5G, shorthand for the fifth generation of cellphone technology, offers faster speeds and much greater bandwidth than anything we have seen before. It’s a boon for businesspeople and millennials, because it makes it much easier to stream video in ultra high definition, without the need for a wi-fi signal.
The previous standard, 4G, was itself a big step forward. But 5G is around 100 times faster still, with mobile data speeds that far outstrip even the fastest home broadband packages. In fact, it should be sufficiently fast and reliable to eventually supplant a separate broadband connection in many homes – even if, as predicted, we collectively use 13 times more mobile by 2025 than we do today.
However, for the moment, getting 5G is neither easy nor cheap. Only one mobile network, EE, is currently offering it and only to a few cities. The Yorkshire connections are still some months away.
You will need a new contract, and the first 5G tariffs are on average around £12 a month more than the equivalent 4G rate. The cheapest is £54 a month plus a downpayment of up to £170 for a compatible handset. We can expect prices to become more competitive as the other main operators, Vodafone, 3 and O2, bring their services on stream later in the year.
A new phone will also be required, and it will have to be from the most expensive shelf. The 5G version of the Samsung Galaxy S10, for instance, costs £1,100, though most users will lease it by paying monthly. It’s a compelling piece of hardware, though, with a near-tablet sized 6.7-inch screen, a huge battery and five camera lenses.
Other early 5G handsets include the OnePlus 7 Pro 5G and the Oppo Reno 5G, which have pop-up cameras for self-portraits and can be had for around £65 a month plus £50 up front; and the LG V50 ThinQ, with a 6.4-inch main screen and, as an accessory, a second fold-out display. It’s more expensive than the others, at £79 a month plus £50 up front.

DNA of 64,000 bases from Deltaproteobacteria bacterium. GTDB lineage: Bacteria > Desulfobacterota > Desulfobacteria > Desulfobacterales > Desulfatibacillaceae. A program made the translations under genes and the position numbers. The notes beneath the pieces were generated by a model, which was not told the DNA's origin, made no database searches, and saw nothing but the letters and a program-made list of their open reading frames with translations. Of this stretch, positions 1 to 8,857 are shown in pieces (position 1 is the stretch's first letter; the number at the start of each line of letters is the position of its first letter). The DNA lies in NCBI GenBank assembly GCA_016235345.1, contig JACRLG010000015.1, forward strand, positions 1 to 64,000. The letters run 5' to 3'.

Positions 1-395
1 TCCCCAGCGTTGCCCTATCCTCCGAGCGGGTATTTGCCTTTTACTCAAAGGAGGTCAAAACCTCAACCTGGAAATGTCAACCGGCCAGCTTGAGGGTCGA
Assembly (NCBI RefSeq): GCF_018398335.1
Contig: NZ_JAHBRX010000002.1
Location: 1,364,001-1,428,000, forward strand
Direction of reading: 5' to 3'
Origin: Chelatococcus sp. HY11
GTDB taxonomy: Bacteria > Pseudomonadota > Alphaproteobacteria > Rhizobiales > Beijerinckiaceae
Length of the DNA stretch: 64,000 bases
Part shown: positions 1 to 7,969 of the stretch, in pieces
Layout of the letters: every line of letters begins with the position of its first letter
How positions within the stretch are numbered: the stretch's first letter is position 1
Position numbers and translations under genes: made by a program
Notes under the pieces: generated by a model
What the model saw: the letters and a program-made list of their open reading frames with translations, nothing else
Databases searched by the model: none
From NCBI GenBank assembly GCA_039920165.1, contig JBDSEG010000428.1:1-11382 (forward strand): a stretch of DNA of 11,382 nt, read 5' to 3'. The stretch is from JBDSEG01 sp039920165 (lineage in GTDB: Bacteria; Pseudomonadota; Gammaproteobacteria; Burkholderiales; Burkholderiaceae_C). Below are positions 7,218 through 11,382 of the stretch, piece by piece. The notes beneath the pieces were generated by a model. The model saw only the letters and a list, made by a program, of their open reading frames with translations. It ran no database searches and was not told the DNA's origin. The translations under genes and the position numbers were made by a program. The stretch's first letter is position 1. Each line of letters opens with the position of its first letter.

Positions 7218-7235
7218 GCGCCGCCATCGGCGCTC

It is unlikely that you will see the benefit of the new technology outside the biggest cities, and certainly not in rural areas for the foreseeable future. Many of these regions have yet to get even 4G. And despite the lure of unbridled connectivity, some of the price plans come with a monthly cap of 10 gigabytes of data.
The new service brings the credibility of the Chinese manufacturer Huawei back into the equation. Notwithstanding the political row over its role in supplying equipment to build the UK’s 5G network, I had taken the view earlier in the spring that the reasons to buy one of its cheap phones outweighed those not to.
But that was before Google – responding to the US banning American companies from doing business with Huawei without official permission – announced that the company’s phones would no longer receive updates to the Android operating system on which they depend. It is a move that will dramatically reduce their useful life, as new versions of some of the most popular apps become unavailable. Until or unless Google relents, an investment in a Huawei handset now seems unwise.
That also means that the era of intense competition at the lower end of the market, which has seen rivals cut their prices to compete with Huawei, may be over. Suddenly, as interest shifts to the premium ranges, it’s a sellers’ market again.